Financial Regulatory Forum

JPMorgan, warned earlier over risk governance, highlights oversight challenges

By Guest Contributor
May 15, 2012

By Emmanuel Olaoye, Julie DiMauro and Randall Mikkelsen

NEW YORK, May 15 (Thomson Reuters Accelus) - Corporate executives and boards face big challenges monitoring risk at complex banks like JPMorgan Chase & Co, which was warned by an investor group last year that its board had “serious deficiencies” and was not up to the task.

JPMorgan repeats basic mistakes managing traders, say officials

By Guest Contributor
May 15, 2012

By Rachel Wolcott

LONDON/NEW YORK, May 15 (Thomson Reuters Accelus) – JPMorgan’s Chief Investment Office, which last week was responsible for more than $2 billion in mark-to-market losses, appears to have made some classic mistakes in the risk management of trading desks and the monitoring of traders. Although the CIO losses have not been blamed on a rogue trader, they do have much in common with the incidents at UBS and Société Générale, where single traders lost billions seemingly overnight.  (more…)

JPMorgan may tip Wall Street’s hand on ploys to beat Volcker

By Guest Contributor
May 14, 2012

By Rachel Wolcott

NEW YORK, May 14 (Thomson Reuters Accelus) - JPMorgan Chase & Co’s revelation that it had trading losses of at least $2 billion on a failed hedging strategy may have tipped the hand to one way Wall Street executives plan to get around the Volcker Rule.

Private equity: bank regulators tighten the collar on leveraged loans

By Guest Contributor
May 11, 2012
By Alex Lee

NEW YORK, May 11 (Business Law Currents) – With the leveraged finance market coming back to life, bank regulators want financial institutions to seriously tighten oversight and maintenance of their leveraged portfolios. Leveraged loans are heavily utilized by private equity shops for their transactional activities but there is an ever-increasing concern that while loan volume has gone up, underwriting practices have deteriorated to unacceptable standards.

Corporate governance watch: vote failures signal investor dissatisfaction with executive pay

By Guest Contributor
May 10, 2012
By Alex Lee

NEW YORK, May 10 (Business Law Currents) – Stockholders are making their discontent heard through say-on-pay votes that have not been flattering to executives. So far this year, multiple companies have outright failed these votes and even more have not been able to reach the 70 percent approval threshold. In light of Institutional Shareholder Services’ (ISS) 2012 Corporate Governance Policy Updates, evaluations of company pay policies are in line for even greater scrutiny.

Foreign bribery fines and settlements: who should get the money?

By Guest Contributor
May 9, 2012

By Luke Balleny

NEW YORK, May 9 (Thomson Reuters Foundation) – ‘Share and share alike,’ some parents love to tell their offspring. But when it comes to fines or settlements from foreign bribery cases, the issue of sharing is a contentious one.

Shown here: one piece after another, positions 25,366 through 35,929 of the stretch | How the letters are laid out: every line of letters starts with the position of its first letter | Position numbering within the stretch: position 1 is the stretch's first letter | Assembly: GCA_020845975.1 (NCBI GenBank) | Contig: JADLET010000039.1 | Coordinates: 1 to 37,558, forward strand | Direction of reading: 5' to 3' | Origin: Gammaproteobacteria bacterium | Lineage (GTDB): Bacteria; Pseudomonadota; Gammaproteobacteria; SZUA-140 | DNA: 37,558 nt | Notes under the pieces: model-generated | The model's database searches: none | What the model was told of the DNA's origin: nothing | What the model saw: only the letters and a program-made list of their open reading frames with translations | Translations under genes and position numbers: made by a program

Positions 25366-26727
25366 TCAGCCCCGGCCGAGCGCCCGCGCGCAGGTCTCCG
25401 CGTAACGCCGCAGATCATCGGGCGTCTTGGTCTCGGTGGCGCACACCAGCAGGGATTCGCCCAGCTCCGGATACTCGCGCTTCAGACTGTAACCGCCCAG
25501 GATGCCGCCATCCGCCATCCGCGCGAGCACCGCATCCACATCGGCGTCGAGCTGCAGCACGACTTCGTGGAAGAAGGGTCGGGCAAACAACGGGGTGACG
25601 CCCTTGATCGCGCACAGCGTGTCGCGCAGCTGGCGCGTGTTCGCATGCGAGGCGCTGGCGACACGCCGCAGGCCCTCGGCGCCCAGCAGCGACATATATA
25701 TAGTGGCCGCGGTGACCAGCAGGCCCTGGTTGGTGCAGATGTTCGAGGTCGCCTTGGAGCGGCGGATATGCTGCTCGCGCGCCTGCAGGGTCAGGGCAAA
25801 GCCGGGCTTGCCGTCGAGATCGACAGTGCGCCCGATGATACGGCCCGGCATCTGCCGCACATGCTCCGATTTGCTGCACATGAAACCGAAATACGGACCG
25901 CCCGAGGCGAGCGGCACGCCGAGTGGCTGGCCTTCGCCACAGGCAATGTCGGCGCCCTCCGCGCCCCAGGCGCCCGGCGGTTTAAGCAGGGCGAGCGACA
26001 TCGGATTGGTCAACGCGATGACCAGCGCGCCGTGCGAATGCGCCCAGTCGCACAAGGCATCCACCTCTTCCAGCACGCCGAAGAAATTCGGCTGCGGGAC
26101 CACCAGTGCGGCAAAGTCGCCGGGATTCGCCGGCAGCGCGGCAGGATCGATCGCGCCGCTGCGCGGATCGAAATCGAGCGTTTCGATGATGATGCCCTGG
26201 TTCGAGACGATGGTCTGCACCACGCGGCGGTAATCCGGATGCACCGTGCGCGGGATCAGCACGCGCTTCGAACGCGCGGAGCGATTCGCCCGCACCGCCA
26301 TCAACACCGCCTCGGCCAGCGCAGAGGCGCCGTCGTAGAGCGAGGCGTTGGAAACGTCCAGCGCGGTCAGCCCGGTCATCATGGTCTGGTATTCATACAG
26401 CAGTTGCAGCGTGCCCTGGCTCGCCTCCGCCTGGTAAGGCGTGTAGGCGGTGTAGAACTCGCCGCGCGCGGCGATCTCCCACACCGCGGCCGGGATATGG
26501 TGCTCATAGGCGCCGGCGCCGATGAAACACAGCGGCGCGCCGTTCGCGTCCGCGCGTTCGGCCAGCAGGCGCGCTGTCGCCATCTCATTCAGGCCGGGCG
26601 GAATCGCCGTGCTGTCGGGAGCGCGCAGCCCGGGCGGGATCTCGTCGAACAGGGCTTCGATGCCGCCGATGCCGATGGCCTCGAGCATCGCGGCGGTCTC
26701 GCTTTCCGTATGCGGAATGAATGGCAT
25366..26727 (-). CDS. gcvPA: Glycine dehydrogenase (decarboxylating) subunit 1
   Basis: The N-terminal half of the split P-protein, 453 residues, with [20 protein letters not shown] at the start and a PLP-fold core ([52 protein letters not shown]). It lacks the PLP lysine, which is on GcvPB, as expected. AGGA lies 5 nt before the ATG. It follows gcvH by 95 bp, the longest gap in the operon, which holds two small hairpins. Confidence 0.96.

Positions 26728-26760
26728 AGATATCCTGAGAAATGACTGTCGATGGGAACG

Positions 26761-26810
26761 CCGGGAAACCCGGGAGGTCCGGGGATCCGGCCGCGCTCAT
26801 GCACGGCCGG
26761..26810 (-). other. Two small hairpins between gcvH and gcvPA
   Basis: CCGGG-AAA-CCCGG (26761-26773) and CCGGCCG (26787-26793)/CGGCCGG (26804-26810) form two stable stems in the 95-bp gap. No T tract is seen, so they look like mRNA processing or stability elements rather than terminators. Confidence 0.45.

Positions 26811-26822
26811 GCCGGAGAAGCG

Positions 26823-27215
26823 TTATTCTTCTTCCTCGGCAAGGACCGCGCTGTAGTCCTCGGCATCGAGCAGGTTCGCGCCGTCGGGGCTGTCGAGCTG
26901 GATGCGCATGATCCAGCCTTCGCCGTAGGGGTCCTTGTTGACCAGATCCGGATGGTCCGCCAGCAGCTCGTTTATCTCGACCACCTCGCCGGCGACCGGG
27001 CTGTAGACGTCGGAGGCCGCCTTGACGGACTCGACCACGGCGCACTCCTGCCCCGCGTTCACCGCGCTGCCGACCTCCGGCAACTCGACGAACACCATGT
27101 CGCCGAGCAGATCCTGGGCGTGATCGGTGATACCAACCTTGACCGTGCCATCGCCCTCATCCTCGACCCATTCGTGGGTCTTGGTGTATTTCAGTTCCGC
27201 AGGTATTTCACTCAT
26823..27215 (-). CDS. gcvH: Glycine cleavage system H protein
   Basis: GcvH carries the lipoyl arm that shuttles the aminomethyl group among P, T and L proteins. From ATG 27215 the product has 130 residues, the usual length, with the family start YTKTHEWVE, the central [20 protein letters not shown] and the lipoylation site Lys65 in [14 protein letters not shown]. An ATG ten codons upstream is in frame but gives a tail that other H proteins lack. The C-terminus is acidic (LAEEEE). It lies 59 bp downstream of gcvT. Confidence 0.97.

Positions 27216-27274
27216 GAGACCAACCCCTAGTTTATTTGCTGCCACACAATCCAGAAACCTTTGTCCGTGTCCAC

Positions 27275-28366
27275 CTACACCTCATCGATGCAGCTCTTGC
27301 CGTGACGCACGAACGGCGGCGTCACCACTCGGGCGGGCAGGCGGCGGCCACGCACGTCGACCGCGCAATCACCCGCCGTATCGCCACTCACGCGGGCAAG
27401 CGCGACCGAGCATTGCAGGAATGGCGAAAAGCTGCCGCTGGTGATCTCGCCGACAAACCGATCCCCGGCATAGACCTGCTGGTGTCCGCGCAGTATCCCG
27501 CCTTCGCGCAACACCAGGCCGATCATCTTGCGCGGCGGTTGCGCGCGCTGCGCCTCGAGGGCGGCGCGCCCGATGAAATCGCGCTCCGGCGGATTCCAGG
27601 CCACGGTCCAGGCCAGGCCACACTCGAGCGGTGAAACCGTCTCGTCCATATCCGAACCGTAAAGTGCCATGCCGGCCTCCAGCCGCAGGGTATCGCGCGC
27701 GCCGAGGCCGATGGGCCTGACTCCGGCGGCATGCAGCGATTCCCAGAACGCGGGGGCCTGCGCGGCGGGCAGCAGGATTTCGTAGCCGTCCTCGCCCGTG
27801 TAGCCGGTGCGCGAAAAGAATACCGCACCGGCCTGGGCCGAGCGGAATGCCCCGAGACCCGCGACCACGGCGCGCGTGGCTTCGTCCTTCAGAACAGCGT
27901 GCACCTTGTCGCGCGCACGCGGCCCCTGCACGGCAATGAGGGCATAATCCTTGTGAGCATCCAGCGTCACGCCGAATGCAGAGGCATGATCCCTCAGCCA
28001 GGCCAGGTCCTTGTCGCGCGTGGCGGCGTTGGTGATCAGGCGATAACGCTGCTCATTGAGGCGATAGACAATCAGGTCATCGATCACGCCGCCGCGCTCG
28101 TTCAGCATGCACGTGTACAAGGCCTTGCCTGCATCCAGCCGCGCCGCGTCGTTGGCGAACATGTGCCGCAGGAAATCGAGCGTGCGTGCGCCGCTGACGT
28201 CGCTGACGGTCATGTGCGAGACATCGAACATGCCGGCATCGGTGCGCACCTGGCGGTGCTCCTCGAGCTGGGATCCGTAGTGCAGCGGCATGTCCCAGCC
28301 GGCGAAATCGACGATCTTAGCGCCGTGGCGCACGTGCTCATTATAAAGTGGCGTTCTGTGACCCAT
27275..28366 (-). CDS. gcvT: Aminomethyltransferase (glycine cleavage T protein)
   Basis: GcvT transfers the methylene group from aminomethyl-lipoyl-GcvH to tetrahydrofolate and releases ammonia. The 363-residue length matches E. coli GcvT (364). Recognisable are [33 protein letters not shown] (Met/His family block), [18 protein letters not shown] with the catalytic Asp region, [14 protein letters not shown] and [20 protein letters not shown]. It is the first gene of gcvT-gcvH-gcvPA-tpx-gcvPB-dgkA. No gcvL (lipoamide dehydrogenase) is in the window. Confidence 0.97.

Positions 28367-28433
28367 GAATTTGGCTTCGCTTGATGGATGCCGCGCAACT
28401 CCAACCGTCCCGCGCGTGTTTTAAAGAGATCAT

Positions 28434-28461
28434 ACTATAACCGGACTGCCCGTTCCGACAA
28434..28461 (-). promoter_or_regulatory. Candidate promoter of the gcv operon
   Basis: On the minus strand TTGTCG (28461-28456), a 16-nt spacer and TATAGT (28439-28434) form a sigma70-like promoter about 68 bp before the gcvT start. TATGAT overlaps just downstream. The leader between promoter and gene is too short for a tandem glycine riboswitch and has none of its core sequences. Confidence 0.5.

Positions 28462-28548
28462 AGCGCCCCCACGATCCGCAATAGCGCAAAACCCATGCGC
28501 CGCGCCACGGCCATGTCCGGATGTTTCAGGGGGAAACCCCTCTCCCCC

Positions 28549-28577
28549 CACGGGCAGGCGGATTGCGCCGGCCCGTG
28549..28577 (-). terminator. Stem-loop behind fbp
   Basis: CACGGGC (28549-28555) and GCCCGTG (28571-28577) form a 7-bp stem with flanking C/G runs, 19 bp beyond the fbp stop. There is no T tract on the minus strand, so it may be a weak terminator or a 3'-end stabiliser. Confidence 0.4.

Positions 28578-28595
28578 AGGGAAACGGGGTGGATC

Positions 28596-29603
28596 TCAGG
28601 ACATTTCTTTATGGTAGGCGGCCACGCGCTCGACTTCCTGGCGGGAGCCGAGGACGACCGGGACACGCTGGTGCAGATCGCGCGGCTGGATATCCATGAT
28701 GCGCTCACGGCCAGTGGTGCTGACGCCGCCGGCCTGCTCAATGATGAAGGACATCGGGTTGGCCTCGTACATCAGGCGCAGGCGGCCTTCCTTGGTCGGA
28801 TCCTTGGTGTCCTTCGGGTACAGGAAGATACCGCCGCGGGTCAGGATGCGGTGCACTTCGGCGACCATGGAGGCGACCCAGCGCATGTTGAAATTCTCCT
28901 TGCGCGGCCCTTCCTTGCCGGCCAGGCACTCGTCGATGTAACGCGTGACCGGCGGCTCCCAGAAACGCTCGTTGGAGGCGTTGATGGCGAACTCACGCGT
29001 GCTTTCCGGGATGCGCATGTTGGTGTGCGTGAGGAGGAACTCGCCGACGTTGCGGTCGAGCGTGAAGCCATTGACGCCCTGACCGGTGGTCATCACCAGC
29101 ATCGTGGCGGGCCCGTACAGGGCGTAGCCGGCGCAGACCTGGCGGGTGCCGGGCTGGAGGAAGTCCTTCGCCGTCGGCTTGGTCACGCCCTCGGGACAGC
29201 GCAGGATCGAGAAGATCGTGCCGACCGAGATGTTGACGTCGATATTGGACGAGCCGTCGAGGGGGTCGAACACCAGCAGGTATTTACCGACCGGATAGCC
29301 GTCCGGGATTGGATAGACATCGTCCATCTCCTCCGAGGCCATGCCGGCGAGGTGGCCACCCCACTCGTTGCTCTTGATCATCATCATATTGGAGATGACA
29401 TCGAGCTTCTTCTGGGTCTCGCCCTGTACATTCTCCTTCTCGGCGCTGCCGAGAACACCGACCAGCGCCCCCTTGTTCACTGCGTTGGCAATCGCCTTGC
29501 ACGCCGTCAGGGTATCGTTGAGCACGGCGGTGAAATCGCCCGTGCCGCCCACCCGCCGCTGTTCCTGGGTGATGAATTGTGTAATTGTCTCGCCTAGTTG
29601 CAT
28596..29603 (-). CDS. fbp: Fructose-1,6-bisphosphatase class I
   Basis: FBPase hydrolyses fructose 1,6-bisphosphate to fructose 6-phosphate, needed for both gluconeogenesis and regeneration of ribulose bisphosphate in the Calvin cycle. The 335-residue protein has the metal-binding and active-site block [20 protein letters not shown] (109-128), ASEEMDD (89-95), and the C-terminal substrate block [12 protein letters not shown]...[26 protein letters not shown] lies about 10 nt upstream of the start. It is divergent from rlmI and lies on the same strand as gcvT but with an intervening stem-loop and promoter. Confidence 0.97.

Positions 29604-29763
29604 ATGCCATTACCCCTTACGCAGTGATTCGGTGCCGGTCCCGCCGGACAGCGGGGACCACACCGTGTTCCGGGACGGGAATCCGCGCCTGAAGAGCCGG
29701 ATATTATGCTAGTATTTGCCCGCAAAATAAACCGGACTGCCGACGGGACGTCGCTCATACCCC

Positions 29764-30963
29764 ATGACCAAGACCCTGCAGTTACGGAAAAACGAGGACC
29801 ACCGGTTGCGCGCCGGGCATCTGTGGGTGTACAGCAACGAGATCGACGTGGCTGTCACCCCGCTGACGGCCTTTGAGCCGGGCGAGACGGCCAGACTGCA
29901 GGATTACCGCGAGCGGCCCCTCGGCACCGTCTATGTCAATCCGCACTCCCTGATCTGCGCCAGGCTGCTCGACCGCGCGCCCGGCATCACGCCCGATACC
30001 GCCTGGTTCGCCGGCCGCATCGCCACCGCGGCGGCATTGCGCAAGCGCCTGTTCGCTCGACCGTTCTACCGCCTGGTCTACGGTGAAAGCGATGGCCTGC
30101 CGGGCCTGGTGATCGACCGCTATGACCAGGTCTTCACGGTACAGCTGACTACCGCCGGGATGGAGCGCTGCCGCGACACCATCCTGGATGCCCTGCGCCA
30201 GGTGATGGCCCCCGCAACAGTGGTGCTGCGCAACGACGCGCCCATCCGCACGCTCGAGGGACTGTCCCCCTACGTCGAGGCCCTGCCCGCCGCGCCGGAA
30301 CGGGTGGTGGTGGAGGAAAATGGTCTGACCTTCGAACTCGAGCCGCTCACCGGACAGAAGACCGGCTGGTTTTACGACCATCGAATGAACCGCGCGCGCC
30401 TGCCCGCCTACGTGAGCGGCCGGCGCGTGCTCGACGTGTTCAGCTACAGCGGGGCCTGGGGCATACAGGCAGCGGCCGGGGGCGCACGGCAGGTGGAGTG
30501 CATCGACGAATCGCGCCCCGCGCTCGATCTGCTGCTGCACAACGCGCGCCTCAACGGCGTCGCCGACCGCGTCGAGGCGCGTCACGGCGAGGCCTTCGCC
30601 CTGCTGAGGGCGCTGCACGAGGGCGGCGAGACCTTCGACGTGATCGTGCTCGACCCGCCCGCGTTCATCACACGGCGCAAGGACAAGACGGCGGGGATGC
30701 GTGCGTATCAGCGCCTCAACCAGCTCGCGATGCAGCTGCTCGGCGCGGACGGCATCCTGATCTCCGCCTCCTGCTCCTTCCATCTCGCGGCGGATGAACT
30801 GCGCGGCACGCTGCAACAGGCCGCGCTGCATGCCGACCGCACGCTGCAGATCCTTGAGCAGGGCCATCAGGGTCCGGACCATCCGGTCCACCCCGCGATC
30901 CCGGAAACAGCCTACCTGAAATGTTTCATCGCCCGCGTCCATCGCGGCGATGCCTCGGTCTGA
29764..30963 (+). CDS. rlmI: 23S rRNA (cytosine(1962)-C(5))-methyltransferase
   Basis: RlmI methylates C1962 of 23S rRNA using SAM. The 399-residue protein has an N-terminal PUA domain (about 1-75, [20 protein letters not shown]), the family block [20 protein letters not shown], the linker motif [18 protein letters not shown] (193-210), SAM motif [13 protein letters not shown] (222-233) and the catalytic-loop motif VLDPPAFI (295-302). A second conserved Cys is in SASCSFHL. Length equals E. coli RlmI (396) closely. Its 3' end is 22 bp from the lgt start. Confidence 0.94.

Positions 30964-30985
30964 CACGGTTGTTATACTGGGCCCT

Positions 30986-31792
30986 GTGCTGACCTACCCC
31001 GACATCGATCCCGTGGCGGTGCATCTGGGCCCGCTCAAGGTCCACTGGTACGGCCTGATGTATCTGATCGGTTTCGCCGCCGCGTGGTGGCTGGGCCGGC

Negligence charges gain clout in SEC enforcement arsenal

By Guest Contributor
May 9, 2012

By Julie DiMauro

BOSTON/NEW YORK, May 9 (Thomson Reuters Accelus) - Financial services firms may face more negligence cases brought by the U.S. Securities and Exchange Commission, reflecting a greater willingness by the commission to base charges on negligence findings, industry professionals were told at a Thomson Reuters forum.

U.S. SEC set to monitor private equity funds, official says

By Guest Contributor
May 8, 2012

By Stuart Gittleman

NEW YORK, May 8 (Thomson Reuters Accelus) - Many of the world’s top private equity funds will soon be examined by the U.S. Securities and Exchange Commission, Carlo di Florio, director of OCIE, the SEC’s Office of Compliance Inspections and Examinations, said.

U.S. compliance officers need clarity on status as ‘supervisors,’ industry professionals say

By Guest Contributor
May 8, 2012

By Stuart Gittleman

NEW YORK, May 8 (Thomson Reuters Accelus) – The U.S. Securities and Exchange Commission’s dismissal of failure-to-supervise proceedings against a broker-dealer’s general counsel did little to ease compliance officers’ concerns over their potential for acting in a supervisory capacity, according to leading industry professionals.

The U.S. JOBS Act and non-U.S. companies: changes to the offering process and compliance challenges

By Guest Contributor
May 8, 2012

By Robert Evans, Thomson Reuters Accelus contributing author

NEW YORK, May 8 (Thomson Reuters Accelus) – In April 2012, the U.S. securities laws changed significantly with the Jumpstart Our Business Startups Act, also known as the JOBS Act. The JOBS Act is deregulatory, easing some of the rules for companies seeking to access the U.S. capital markets. The offering process for SEC-registered IPOs is changing as a result and the U.S. Securities and Exchange Commission staff is working on further rule changes. Publicity restrictions will be eased for private placements and Rule 144A offerings. Offerings of up to $50 million will be exempted from registration. These changes pose interesting compliance challenges.